The home that is Baguio
Through the fog
It is reminiscent of glorious sunrises and cherished sunsets.
The sun always takes me to memories of my childhood, especially that of my father and me, as we watch the sun setting while we hover in Burnham Park in view of the pond where lovers, friends, and seniors recollect and where the cleanly cut grass offer a momentary abode to people. As I balance carefully on his shoulders, we would wait for the light to ebb, watching the faltering gold sunlight being replaced with light posts and shop bulbs and marquees.
On our way home, we carve through the fog, sheltered by our jackets but pleased by its presence anyway. I remember how funny the feeling of slicing through the soft, dreamlike mist seemed to me as a child. I tell myself that this is how heaven must feel, that this white cool element is where God belongs. I never got past that imagination even now that I am in my twenties. I would still walk through the fog sometimes and snatches of that memory would interrupt my daydreams and thoughts of to-dos.
But that memory is all I have. My father became busier with work and I started embarking on my own career. The declining shade of the sun, the fog, the treasured Burnham Park, and the stories are what is left of that childhood sojourn. (READ: Indigenous rights or heritage: Battle over Baguio's oldest hotel)
Somehow, words fail what we see and feel.
I see people’s faces glow whenever I tell them I am from Baguio City. Tracing my roots from the neighboring province Benguet, I would express pride of my Cordilleran heritage, the warrior’s blood that sprint through my veins and the million things one can expect from my home.
The first thing they know about this place is its weather and I would assure them that indeed, we are living in a cold area which is in that, a warm home.
We survive the seasons and the sun, and take joy and pride in what we produce with these. I remember how the striking and splendid blooms of sunflowers spread in our yards, in the mountains, or in parks. This usually happens in November and my maternal grandmother would tell me that the birds are now singing with the bloom of the sunflowers because, at long last, the storms are over and a new season is in spring.
The soft specks of dew on our yard, the smell of earth, and the chants of birds in the morning is a chorus that greets our waking. It is in these mornings that I discern contentment, of being satisfied in the fact that we all wake up to a world of schedule and labor, but we have a beautiful home to experience after.
Every night in my jeepney ride towards home, I sit in awe at the grandeur of the mountains around me. The interchanging hues of green and gold, signifying trees and plants and lighted homes, would make me proud. For with the call of industrialization or rise of concrete jungles all over the world, my people still make sure they keep the color that defines us: brown and green.
For Baguio also serves as the pathway to a hundred roads and thousand miles hence. It is the entrance to the Cordilleras where one can incur the famous Strawberry Farm of La Trinidad, Mount Pulag, the Banaue Rice Terraces, and the caves of Sagada.
I see seniors usually in the parks and in the golf courses, bonding, vivacious, refreshed in the game. I can see some of them in coffee shops in mornings after exercise routines given for free in the parks or in school open gymnasiums. I meet some who scour over books in bookay-ukays thrown about the city and some who read today’s papers in bakeshops in the mall’s veranda.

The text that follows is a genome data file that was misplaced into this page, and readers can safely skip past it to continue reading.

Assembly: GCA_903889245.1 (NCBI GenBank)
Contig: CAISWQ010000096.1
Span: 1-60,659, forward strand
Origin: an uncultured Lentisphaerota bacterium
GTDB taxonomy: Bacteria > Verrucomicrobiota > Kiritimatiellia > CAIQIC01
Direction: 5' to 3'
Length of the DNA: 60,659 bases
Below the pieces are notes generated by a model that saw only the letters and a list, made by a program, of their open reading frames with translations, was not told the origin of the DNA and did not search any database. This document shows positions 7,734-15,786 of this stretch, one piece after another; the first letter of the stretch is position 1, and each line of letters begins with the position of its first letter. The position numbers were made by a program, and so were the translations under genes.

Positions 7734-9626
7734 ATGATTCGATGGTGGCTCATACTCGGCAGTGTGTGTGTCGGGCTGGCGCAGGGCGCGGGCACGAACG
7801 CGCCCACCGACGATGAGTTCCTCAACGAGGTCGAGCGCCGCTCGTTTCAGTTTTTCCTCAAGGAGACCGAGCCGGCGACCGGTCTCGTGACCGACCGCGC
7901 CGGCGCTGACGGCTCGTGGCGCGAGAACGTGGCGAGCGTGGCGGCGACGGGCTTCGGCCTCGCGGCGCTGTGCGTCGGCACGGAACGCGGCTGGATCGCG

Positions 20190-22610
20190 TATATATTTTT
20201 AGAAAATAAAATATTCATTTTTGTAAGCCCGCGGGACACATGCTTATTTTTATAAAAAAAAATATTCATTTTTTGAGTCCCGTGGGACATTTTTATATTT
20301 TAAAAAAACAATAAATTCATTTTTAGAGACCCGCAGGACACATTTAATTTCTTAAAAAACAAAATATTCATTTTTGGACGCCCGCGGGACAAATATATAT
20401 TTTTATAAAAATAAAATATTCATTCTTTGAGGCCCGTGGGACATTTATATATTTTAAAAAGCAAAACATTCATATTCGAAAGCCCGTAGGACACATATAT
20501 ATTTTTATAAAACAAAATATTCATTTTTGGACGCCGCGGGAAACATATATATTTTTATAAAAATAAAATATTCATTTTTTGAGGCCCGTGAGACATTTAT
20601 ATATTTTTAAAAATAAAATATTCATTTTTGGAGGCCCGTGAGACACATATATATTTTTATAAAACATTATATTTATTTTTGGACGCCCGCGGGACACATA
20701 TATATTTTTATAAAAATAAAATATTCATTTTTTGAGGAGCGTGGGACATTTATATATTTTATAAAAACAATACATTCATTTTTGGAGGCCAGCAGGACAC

Sometimes, I am filled with envy at how these retirees are facing life: with a new perspective and in command of their time. Their eyes speak of inspiration, and I feel proud that this place which I call my home is also the dwelling which they chose.
Someday, I would be sitting where they are now.
Today, I am keeping everything I can about Baguio. Changes are still to come, and I am bracing myself for what the future has in store for me. I may find a career in any place in the world, and I may participate in the grandeur that others’ homes may also provide—their own cities, their own cultures.
I’ll be travelling outside my own place, tell others about its splendor, the things that we work for and witness there, and the stories I heard or saw with every sun rising. I may chase sweet success but I will always look back to my hometown, that place where everything is about me and my people, and where we do things not simply for ourselves, but for those who have and will come to join in our bounty.
Soon, when the sun will set down upon my time, I will be coming back home to Baguio, its memories placidly placed upon me, its beauty relentless amidst the million other things I will experience. Should I decide to rear a family of my own, I wish to go to Burnham Park one day, a child resting steadily in my shoulders as we watch the sunset.
Home comes full circle, and I wish to close mine in this cool Baguio. Others, native or foreigner, have decided the same before me, and they have experienced the zest and vivacious remainders of life. The fog would welcome anyone who wishes to partake in the opulence of its land, and we will all be waiting for whoever wishes to join us and reside with us in this home.
We are waiting for you. – Rappler.com
Ivan, 23, is currently the editorial adviser of Pulse, the official student publication of the University of Baguio and an Online Marketing Specialist at an outsourced marketing company in Baguio City. He was anthologized once in the US for his creative nonfiction works. His essays have also been published in theBaguio Midland Courier, Philippine Star’s My Favorite Book, and the Philippine Daily Inquirer’s YoungBlood.
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